Who Killed the Air Courier?

by brian on February 17, 2010

Ever heard of AIR COURIERS?

These are people who jump on a plane and deliver a small package to Tokyo. Or legal documents to Paris. To destinations all over the world you could get 30%-80% off the cost of a flight or in a best case scenario get a free flight because someone is desperate to get something transported.

All you have to do is give up your baggage quota so you can carry a package. When you arrive you make a delivery and then can return or stay in the country you’re in.

You say where can I sign up?

The answer – Not many places, because the air courier market has melted like a snowman sitting under a bright sun. Too bad because it was a great way to be spontaneous and save while traveling.

To give you an idea, most of the people who have been couriers last did it in the late 90s and early 2000s, before 9/11.

The air courier’s job and the potential for travelers like us to travel around the world on a whim for a fraction of the cost is not available anymore. Here’s why:

You can send an email attachment with a contract around the world to multiple parties in 10 seconds. Worried about someone reading it in email? You can encrypt it and now it will get there in 12 seconds instead of 10. Much cheaper than a company paying someone to jump on a plane to hand deliver documents. This is even faster than fax machines, which I’m sure initially cut into the courier business.

You can send vital docs from the comfort of your couch

email Who Killed the Air Courier?

In the United States, it is estimated that the volume of postal mail (snail mail) has decreased 20% since 2000. People haven’t stopped communicating, they are just using their email accounts to do it.

Overnight Delivery
When FedEx founder Fred Smith proposed a delivery service in a paper while he was in college, he had no idea what he started. The world became much more interconnected.

Eventually, it also killed the air courier.

Blame the FedEx truck that you can’t get 70% off to Bangkok

fedex Who Killed the Air Courier?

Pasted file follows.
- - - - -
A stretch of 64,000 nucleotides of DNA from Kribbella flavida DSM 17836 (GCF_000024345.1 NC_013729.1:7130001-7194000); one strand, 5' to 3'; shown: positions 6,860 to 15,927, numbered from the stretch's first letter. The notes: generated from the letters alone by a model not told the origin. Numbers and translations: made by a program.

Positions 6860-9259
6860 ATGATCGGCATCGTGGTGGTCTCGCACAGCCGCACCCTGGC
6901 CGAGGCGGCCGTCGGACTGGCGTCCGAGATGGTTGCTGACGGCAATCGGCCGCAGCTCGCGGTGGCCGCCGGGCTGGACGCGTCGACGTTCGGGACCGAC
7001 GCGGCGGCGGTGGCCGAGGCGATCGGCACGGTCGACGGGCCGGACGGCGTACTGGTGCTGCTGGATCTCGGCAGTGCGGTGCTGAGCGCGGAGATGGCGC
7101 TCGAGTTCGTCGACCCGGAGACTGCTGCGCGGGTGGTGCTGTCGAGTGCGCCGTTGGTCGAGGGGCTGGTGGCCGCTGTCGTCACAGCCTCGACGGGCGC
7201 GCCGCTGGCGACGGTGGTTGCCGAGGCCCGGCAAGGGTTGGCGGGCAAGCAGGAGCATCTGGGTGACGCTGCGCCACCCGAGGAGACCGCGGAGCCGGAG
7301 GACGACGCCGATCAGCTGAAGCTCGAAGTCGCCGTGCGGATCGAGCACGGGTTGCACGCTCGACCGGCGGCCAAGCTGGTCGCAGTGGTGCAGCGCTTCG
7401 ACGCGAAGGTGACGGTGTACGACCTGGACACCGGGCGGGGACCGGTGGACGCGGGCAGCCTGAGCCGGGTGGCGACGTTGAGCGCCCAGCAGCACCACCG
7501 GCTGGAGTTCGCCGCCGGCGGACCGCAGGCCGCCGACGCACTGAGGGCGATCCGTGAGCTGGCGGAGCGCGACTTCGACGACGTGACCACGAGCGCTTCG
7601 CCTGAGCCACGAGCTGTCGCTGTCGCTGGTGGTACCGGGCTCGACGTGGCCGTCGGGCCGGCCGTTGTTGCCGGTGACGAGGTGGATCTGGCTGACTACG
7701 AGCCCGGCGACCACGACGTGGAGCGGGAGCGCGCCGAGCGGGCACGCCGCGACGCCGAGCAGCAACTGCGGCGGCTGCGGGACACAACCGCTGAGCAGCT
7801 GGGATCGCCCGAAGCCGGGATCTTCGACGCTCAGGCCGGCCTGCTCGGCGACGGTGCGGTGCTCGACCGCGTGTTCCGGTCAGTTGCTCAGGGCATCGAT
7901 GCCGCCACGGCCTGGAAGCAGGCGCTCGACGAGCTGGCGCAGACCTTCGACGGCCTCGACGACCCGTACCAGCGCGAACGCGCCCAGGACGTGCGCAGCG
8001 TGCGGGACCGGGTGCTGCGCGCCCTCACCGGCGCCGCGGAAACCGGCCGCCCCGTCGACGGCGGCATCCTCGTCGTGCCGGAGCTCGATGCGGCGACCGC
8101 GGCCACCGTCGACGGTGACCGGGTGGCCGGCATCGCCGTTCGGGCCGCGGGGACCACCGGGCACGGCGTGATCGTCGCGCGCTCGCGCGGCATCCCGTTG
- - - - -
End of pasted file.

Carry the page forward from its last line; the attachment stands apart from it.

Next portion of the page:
No longer did you need hand delivery. You can sit in your home or office and track your FedEx/UPS package every step of the way, door to door. Even if the most expensive shipping costs $100US, it is still cheaper than sending a human.

Before you could get on a flight, be cleared when you landed, hand the package or documents off to the next party and be on your way to explore. Now everything needs to check against a manifest and airlines and governments check for a customs declaration. The process became much more difficult. Not worth it for anyone.

airportsecurity Who Killed the Air Courier?

Also cargo on passenger planes would sometimes take days to clear customs. So companies would get the air courier, who would clear faster than a cargo shipment. The courier would make the delivery and be on their way. Now with cargo clearing as fast as passengers, overnight delivery services can make their on time schedules at a fraction of the cost.

So if you see air courier ads on this blog or in the newspaper, be wary. Ask lots of questions and find out if you are really getting a deal. Some services want you to pay an annual fee to get new courier opportunities. You may be better off getting a flight yourself where you can take your own luggage as opposed to trying to be a courier.
The air courier – a concept that unfortunately has come and gone for the avid travelers among us.
Photo Credit: copleys
Photo Credit: tomasfano
Photo Credit: redjar

{ 3 comments… read them below or add one }

Under the Radar February 17, 2010 at 10:38 PM

This was interesting…kinda puts into perspective the times we live in.

I used to challenge my university students to imagine their lives in before and since contexts, like before and since 9/11.

Man, it's crazy to see just how much things change from year to year; the tipping points and all that.


Chris Around The World February 19, 2010 at 1:08 PM

It's a shame in some ways that times have changed. Waaay back in 1991, I went to Geneva on a daytrip from London as a courier. I got on the plane in the morning in Heathrow with an envelope, delivered it in Geneva and had the entire day to sightsee before returning that night. Had I known those trips would disappear, I would have gone on more of them!


brian February 21, 2010 at 3:31 PM

@Under the Radar
9/11 shifted many things. Travel especially but alot of things we don't know about or had even thought about. The courier was one of those things people used to travel around the world. Can't do that anymore.

You illustrate the concept of embracing the opportunity NOW while it is available. You never know when it will go away.


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